x
Cable/Video

[email protected]: Now in Broadband's Past?

Two recent pieces of news suggest the cable industry has moved squarely into the [email protected] era and is willing to invest in the equipment that will enable new broadband services.

[email protected], an ISP that was co-owned by several large cable providers, was essential to cable's initial push into high-speed data services. It provided its partners with a high-capacity, high-quality backbone and the expertise necessary to roll out services.

Then it melted down. [email protected] filed for bankruptcy late last year and finally shut down in February. Multiple system operators (MSOs) had to scramble to keep the company's roughly four million subscribers up and running.

But new developments suggest the industry is moving ahead, or at least trying to:

These announcements indicate that cable operators are moving forward with the task of deploying broadband, as they race against DSL providers to deliver value-added services to the lucrative small- and medium-sized business market. This trend was recently profiled in an Optical Oracle report (see Cable MSOs Set to Win?).

The key is that the industry survived the shutdown without panic. "They managed to keep the lights on," says Michael Harris, president of Kinetic Strategies, a cable broadband consultancy. "There have been some glitches in quality, but no mass losses in connectivity."

It is clear, however, that the demise of [email protected] will continue to reverberate in at least three areas:

  • The network: Though the [email protected] owners managed to cobble together backbones and keep services up, the job is far from finished. "They skipped a lot of steps in terms of optimizing the network," says Michael Goodman, a senior analyst for the Yankee Group's Media and Entertainment practice. "They deserve credit... but in some cases the network is held together by chewing gum and bailing wire.”

  • The services: The industry’s preoccupation with the network drew attention away from wide-scale rollouts of next-generation services. While gear is still being introduced -- as evidenced by the CableLabs announcement -- rollout of applications such as cable-based VOIP and streaming media will not begin until late in the year, according to insiders.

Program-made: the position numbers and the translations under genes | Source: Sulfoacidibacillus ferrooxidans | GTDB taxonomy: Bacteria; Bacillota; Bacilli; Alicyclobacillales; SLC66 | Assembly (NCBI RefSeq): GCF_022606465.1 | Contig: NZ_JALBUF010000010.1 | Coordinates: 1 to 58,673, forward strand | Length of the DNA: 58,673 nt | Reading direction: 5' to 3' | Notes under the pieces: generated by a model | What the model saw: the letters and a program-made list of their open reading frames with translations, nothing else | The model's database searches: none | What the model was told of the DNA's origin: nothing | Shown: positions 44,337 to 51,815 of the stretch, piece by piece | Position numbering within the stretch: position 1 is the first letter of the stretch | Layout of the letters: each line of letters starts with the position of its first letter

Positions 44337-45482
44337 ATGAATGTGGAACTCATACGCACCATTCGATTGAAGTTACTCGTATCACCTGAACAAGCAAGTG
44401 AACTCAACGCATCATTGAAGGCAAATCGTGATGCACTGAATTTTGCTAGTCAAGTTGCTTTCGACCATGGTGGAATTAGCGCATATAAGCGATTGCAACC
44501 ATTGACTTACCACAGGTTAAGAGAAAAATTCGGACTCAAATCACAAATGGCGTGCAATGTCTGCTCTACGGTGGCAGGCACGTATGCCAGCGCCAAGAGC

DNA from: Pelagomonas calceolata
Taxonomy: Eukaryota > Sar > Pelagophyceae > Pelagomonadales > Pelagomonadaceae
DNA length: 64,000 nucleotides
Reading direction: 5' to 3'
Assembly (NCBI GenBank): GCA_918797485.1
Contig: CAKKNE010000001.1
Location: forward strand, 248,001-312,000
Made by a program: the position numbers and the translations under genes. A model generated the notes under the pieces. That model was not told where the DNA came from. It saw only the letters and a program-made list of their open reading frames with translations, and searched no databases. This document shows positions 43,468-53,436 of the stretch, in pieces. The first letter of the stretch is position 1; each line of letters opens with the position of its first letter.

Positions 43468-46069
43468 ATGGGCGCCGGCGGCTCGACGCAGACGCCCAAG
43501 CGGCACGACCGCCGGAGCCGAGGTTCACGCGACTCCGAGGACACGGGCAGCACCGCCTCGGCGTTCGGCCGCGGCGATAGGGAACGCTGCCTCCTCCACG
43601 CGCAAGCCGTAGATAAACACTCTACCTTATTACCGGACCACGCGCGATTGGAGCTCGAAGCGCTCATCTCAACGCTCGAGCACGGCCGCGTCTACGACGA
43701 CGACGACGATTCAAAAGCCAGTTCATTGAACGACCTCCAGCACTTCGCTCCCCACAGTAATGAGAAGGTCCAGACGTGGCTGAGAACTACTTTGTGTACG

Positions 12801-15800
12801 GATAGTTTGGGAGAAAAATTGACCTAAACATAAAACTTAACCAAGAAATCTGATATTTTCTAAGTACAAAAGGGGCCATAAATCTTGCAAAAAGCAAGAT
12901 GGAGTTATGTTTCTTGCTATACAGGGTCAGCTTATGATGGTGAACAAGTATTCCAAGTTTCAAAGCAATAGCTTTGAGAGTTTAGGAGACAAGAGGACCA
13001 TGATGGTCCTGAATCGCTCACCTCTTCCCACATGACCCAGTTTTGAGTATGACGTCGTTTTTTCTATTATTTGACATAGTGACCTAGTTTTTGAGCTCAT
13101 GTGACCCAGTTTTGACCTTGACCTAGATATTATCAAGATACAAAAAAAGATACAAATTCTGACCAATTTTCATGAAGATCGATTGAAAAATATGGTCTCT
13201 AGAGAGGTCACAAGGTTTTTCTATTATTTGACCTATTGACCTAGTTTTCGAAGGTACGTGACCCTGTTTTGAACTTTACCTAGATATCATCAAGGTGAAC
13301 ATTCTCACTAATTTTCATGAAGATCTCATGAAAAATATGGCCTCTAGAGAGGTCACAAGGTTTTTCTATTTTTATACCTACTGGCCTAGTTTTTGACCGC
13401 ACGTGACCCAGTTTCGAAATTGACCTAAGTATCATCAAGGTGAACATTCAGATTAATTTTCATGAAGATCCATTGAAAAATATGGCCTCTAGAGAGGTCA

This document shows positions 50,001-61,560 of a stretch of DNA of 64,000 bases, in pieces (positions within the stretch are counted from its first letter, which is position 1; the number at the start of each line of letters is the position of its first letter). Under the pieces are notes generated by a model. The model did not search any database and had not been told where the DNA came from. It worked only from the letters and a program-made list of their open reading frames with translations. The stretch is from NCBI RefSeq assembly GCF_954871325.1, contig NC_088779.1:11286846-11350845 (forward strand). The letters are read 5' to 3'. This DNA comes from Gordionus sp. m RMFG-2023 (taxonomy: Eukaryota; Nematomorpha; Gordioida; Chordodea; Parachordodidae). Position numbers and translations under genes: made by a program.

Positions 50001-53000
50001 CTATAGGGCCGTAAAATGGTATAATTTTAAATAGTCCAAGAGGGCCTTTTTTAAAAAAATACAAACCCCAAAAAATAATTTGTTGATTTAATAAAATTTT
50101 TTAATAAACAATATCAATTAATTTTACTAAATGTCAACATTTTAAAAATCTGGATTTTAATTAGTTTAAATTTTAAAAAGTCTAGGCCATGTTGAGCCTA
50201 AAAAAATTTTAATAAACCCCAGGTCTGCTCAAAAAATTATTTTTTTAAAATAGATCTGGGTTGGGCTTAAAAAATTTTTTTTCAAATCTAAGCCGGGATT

• The economics: The [email protected] implosion impacted the industry’s collective business model. Operators have to spend more money on gear to create the backbones, but with [email protected] out of the picture, they get to keep all the money the cable modem business generates.

Though the industry was forced to scramble due to the drastic speed of [email protected]’s demise, few tears were shed by MSO executives. Operators had long-term plans to phase out the organization anyway. They paid [email protected] roughly 35 cents on the dollar for its services, and this arrangement had become antiquated as costs came down and as it became apparent that the necessary expertise could be developed in-house, or culled from the rolls of laid-off CLEC personnel.

The consensus is: What could have been a disaster has instead become an inconvenience, albeit a major one. "I think it's safe to say the industry is in the post-At Home era," Goodman says. "But it entails a lot of cleaning up behind the scenes of the At Home mess." — Carl Weinschenk, Senior Editor, Light Reading
http://www.lightreading.com

Editor's Note: Light Reading is not affiliated with Oracle Corporation.
Belzebutt 12/4/2012 | 10:41:23 PM
re: [email protected]: Now in Broadband's Past? In your list, you mention Scientific Atlanta as one of the vendors seeking Docsis 1.1 certification, but since their box is really Juniper's G10, it should be Juniper on the list.

That, or have these two been separated at birth? :)

http://www.scientificatlanta.c...

http://www.juniper.net/product...
AAL5 12/4/2012 | 10:41:22 PM
re: [email protected]: Now in Broadband's Past? Congratulations to 'Xros' on this great achievement. This is obviously evidence of their success working in super-stealth mode.

;)

AAL5
backnaction 12/4/2012 | 10:41:20 PM
re: [email protected]: Now in Broadband's Past? so..let me ask the obvious question...

after canning xros from nt, now what?
Belzebutt 12/4/2012 | 10:41:18 PM
re: [email protected]: Now in Broadband's Past? Congratulations to 'Xros' on this great achievement. This is obviously evidence of their success working in super-stealth mode.


They sure fooled you, you thought it was an OXC but all along it was a giant CMTS!
Bluebeam 12/4/2012 | 10:41:04 PM
re: [email protected]: Now in Broadband's Past? Author: Belzebutt Number: 1
Subject: Scientific Atlanta or Juniper? Date: 4/1/2002 2:28:35 PM

In your list, you mention Scientific Atlanta as one of the vendors seeking Docsis 1.1 certification, but since their box is really Juniper's G10, it should be Juniper on the list.


You should pay more attention when (light) reading. It is SciA modem which was certified, not the CMTS.

Bb


Peter Heywood 12/4/2012 | 10:41:03 PM
re: [email protected]: Now in Broadband's Past? Our goof. The company is Xrosstech not Xros.
HOME
Sign In
SEARCH
CLOSE
MORE
CLOSE